The former Under Secretary of State for Arms Control and International Security and Special Assistant to the President on the National Security Council, both under President George W. Bush, believes the current framework of the interim agreement on diplomatic discussions between Iran and the United States over the Islamic Republic’s nuclear program will fail and a military strike on its nuclear facilities will happen.
All that remains is the date of the strike…
Ambassador Robert G. Joseph, who is now a Senior Scholar at the National Institute for Public Policy, and was the lead negotiator when Libya’s Muammar Qadaffi decided to surrender his weapons of mass destruction, was one of four speakers for a Capitol Hill Senate briefing on January 29 entitled “Can Iran Deal In Good Faith?”
“My focus was on the interim accord that was signed in November and that recently went into effect governing the nuclear program in Iran,” Joseph began.
“Ambassador Joseph expressed concern that “the interim accord that has just gone into effect last week, leaves open the pathways, both pathways, for a nuclear weapon, both enriched uranium and plutonium.”
AFP asked why he thought the accord was so structured.
“I just think the Iranians got the better of the deal,” he said.
Joseph pointed out that the time for sanctions may have passed and that Iran’s global image is on the upswing.
“I think the momentum on sanctions has been shifted,” he said. “If you look at the reception that [Iranian] President Rouhani received in Davos, Switzerland last week, it’s very clear that many countries are eager to reestablish their commercial relationships with Iran and to continue to import more and more Iranian oil,” he said.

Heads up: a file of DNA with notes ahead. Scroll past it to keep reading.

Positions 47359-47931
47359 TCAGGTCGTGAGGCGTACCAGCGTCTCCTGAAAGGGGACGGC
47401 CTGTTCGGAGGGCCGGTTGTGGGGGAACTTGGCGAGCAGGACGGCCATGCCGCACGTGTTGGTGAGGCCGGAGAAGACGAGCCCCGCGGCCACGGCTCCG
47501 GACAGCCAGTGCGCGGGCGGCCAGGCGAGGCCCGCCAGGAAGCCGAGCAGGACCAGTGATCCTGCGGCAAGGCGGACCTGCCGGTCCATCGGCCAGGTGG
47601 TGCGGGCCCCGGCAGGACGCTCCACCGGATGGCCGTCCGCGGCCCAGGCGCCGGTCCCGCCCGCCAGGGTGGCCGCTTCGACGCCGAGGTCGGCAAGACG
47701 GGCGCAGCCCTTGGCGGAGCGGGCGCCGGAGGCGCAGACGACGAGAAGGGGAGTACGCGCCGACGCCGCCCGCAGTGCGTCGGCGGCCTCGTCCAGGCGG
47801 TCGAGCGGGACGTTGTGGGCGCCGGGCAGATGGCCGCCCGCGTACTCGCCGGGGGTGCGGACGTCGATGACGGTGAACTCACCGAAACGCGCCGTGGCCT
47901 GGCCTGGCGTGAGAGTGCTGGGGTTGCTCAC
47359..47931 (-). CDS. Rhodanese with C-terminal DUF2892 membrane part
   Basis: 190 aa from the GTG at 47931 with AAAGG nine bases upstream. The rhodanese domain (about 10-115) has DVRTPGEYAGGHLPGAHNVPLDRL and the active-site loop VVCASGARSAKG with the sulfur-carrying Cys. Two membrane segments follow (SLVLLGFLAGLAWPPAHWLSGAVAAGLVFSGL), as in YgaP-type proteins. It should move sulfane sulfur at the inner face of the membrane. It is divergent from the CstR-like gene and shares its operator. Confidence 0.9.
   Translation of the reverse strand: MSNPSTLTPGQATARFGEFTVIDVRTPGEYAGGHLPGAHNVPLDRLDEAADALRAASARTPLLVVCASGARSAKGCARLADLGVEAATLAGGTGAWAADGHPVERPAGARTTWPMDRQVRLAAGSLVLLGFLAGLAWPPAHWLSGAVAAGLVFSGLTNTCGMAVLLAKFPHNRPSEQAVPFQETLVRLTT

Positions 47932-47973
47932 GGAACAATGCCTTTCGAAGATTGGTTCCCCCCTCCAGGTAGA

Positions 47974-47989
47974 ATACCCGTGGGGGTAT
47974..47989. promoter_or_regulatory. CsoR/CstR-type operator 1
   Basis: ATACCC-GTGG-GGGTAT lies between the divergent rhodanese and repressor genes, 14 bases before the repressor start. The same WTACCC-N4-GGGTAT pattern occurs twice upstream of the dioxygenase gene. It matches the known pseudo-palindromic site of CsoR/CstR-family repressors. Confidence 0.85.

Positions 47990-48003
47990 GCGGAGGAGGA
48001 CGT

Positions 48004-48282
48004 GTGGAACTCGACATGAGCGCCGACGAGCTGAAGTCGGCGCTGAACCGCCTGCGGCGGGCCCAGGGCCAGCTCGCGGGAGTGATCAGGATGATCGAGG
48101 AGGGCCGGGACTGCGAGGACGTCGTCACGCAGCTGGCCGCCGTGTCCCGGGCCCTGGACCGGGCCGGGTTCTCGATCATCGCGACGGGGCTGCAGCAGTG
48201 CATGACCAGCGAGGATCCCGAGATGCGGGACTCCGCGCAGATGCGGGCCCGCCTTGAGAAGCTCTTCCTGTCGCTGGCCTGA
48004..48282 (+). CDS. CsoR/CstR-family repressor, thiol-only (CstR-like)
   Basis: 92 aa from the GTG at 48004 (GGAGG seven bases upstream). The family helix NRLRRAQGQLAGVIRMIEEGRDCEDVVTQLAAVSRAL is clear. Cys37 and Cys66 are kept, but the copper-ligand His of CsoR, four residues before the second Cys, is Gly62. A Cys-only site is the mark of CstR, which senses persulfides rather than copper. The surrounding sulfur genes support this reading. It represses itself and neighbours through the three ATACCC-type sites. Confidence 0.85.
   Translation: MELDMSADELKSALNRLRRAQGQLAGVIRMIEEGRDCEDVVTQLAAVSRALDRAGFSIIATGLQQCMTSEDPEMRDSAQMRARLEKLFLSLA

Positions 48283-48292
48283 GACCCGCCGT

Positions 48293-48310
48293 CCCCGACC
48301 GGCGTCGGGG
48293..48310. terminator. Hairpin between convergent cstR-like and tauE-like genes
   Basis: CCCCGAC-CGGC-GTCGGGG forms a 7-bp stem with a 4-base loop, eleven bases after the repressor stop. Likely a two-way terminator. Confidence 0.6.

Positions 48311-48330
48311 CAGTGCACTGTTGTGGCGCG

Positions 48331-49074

“Joseph feels that “without sanctions, I don’t think there’s really any prospect that the final comprehensive agreement, if we ever get there, will be favorable to us.”
AFP asked if he would be supportive of an Israeli strike on Iran.
“We might have to use force,” he said, adding that “the Israelis may have to use force to stop Iran from acquiring a nuclear weapon, and if that’s what is required I certainly would support it.
“If the agreement fails, he said “then the use of force is, I think, much better than the alternative of allowing Iran to have a nuclear weapon. If we get to the point where Iran is on the threshold of acquiring a nuclear weapon, force is entirely justified.”
By Dave Gahary, American Free Press;